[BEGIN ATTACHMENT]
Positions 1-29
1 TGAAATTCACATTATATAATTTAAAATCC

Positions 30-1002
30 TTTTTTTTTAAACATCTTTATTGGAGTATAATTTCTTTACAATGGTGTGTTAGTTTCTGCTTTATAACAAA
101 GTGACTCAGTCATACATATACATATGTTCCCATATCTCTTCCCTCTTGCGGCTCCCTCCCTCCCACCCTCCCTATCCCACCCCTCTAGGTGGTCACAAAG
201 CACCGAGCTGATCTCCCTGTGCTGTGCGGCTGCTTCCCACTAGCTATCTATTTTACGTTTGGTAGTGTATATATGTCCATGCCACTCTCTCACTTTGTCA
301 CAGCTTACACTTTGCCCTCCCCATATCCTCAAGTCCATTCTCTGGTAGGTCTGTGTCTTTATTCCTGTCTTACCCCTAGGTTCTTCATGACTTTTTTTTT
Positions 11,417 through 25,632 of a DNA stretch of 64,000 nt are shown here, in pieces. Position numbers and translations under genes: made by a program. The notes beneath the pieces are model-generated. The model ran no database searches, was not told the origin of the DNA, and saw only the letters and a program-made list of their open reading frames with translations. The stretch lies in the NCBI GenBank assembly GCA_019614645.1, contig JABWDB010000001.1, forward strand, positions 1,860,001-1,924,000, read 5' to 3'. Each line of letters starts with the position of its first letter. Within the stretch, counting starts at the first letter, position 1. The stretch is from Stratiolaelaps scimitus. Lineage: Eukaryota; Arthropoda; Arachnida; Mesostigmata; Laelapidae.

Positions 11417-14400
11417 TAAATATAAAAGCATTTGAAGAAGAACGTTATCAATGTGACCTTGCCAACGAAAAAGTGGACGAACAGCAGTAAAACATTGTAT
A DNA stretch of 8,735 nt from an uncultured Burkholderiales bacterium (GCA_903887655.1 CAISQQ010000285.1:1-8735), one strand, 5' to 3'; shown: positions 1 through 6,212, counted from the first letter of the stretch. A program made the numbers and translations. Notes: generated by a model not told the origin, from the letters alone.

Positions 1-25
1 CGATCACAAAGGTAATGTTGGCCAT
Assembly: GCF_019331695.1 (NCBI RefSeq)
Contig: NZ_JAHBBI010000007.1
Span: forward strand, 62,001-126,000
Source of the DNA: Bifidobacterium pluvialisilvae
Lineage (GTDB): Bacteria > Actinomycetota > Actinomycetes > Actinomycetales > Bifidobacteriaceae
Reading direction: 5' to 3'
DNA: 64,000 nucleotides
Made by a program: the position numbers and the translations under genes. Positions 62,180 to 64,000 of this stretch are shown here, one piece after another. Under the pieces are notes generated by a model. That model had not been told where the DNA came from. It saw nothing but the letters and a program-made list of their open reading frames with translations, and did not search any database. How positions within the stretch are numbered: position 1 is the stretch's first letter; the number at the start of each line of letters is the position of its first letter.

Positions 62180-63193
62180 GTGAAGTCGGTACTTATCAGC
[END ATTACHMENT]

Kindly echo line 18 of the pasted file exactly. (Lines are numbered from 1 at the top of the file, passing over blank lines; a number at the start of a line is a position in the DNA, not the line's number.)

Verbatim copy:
Lineage (GTDB): Bacteria > Actinomycetota > Actinomycetes > Actinomycetales > Bifidobacteriaceae